Vancouver, British Columbia which is located in Canada of course, is the third most populous Jewish community in Canada. Toronto, Ontario, followed by Montreal, Quebec which are one and two respectively the top two. The official language of British Columbia is English, and the Jewish community has a long history (since 1872) in this North American city. Like many large cities in North America, most of the Jews are not orthodox, but the community does have a large growing presence. The community recently created Torah West, an organization that seeks to recruit more orthodox Jews to move into Vancouver's Jewish community.
Congregation Schara Tzedeck Synagogue, is the oldest orthodox synagogue in Vancouver and features a Mikvah for women, men, and keilim. Theres is also an eruv for the community to carry on Shabbat. Other orthodox synagogues include Chabad at the University of British Columbia, the Community Kollel, and in nearby Richmond The Bayit which also has a women's mikvah. Kosher Check, the local kosher certification agency is active in the community, and there are a number of establishments and manufacturers that receive kosher certification. Jewish schools in Vancouver include Vancouver Hebrew Academy, VTT Vancouver Talmud Torah and King David High School.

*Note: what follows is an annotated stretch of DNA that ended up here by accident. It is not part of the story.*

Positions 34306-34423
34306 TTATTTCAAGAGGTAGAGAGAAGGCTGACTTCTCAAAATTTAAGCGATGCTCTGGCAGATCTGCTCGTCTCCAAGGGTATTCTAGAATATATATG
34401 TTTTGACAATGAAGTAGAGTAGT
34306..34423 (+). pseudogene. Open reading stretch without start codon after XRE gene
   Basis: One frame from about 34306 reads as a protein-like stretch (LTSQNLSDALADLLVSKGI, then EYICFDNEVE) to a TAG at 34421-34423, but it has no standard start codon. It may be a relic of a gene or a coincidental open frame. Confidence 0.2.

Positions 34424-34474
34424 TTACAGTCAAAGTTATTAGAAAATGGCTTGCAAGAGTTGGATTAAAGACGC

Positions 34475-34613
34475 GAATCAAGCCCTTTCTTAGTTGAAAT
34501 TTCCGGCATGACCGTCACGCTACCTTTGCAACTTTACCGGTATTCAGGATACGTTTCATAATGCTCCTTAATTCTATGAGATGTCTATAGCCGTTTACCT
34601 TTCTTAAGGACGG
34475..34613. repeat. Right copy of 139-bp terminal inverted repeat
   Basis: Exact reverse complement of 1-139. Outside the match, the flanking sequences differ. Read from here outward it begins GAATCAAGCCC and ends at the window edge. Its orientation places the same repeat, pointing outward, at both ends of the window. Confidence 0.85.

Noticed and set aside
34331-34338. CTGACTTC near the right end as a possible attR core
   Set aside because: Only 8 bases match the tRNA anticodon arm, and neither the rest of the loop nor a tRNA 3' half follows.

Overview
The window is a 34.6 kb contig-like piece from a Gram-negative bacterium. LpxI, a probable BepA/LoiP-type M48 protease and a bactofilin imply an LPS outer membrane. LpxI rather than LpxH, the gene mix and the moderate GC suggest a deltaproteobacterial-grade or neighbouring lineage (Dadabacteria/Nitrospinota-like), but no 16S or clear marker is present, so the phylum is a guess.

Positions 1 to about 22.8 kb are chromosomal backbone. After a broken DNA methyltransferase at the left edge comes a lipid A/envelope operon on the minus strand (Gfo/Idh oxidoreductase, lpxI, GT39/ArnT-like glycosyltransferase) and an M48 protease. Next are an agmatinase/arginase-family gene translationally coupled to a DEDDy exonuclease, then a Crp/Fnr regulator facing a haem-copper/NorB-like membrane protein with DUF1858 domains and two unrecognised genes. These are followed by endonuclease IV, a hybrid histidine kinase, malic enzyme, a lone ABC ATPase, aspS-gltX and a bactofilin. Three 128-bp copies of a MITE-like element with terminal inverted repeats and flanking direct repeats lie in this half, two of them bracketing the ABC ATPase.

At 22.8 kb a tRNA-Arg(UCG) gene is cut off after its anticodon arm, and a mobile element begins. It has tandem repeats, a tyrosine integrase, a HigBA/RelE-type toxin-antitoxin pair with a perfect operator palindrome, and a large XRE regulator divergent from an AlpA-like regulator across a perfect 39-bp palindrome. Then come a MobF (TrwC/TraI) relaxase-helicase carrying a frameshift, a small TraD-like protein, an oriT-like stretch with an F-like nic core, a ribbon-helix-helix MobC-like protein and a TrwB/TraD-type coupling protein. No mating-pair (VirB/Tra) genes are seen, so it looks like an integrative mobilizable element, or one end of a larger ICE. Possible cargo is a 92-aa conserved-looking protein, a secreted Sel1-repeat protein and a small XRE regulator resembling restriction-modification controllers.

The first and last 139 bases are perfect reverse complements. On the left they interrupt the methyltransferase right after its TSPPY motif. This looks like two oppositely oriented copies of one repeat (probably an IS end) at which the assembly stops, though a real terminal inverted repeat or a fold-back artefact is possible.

The community also has a kosher Nursing Home and Rehab Center, Louis Brier Home & Hospital which has a rabbi that certifies the kosher at the facility. For young Jewish professionals there is Axis Vancouver and it is affiliated with the local JCC.
Kosher food includes Omnitsky Kosher a deli and kosher market, Kosher Experience, for Vegetarians and people who like falafel, Cafe FortyOne, Nava Creative Kosher Cuisine which is located at the JCC, and Sabra Kosher Restaurant & Bakery. Bakeries and takeout catering include Garden City Bakery and Chef Menjem Catering.
In nearby Victoria there is a Chabad which has recently arranged for limited kosher to the island at the The Bikery (Located on Vancouver Island inside the Victoria Public Market).
Vancouver is not in "Yenems Velt" (Yiddish for in the middle of nowhere), it is only 2-1/2 hours out of Seattle, Washington by car. There are plenty of Seaplane tours for tourists as well as gorgious parks, skiing, the Vancouver Aquarium, and plenty of boat excursions, after all, Vancouver sits on the water. Vancouver International Airport is only 15 minutes from the Jewish community. Most people get around by foot, bike, and public transportation which includes the "SkyTrain". Amtrak serves Vancouver with stops in Washington and Oregon. Besides the Trans-Canada Highway, there are a number of highways to other parts of Canada and the United States of America.